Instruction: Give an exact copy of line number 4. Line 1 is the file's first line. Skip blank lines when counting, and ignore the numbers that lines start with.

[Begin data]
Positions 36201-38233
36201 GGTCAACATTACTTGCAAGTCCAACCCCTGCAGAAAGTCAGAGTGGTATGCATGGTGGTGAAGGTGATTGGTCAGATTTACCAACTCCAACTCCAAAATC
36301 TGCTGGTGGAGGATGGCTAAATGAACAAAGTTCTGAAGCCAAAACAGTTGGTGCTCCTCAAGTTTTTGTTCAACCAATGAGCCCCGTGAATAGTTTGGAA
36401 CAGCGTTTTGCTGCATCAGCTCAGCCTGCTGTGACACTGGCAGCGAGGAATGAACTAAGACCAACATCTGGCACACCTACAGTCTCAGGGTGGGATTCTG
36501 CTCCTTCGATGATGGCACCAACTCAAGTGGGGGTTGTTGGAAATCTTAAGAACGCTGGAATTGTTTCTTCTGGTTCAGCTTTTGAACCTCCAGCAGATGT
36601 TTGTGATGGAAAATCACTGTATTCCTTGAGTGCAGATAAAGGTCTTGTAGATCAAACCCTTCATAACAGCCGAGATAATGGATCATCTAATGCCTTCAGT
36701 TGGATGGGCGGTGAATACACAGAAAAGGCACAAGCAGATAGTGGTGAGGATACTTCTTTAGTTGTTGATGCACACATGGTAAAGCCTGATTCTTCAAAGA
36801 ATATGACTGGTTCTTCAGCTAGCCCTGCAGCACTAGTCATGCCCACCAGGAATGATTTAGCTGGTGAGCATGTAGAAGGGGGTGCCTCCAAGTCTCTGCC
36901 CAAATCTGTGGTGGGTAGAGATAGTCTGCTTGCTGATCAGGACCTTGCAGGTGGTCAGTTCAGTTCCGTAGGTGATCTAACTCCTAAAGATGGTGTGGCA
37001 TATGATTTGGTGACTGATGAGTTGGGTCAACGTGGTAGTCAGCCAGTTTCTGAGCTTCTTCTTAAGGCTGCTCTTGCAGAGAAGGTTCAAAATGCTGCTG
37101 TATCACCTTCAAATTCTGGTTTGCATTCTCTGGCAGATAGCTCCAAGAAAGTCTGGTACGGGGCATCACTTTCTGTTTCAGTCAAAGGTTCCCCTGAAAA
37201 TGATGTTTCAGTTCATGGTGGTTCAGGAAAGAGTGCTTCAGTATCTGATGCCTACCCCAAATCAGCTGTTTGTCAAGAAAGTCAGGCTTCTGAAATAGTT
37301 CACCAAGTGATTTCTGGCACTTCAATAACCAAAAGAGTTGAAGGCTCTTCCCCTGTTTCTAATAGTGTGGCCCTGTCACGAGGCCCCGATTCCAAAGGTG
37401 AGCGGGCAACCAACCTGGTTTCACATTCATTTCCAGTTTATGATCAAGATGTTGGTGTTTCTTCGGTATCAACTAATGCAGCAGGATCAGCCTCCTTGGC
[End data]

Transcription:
36401 CAGCGTTTTGCTGCATCAGCTCAGCCTGCTGTGACACTGGCAGCGAGGAATGAACTAAGACCAACATCTGGCACACCTACAGTCTCAGGGTGGGATTCTG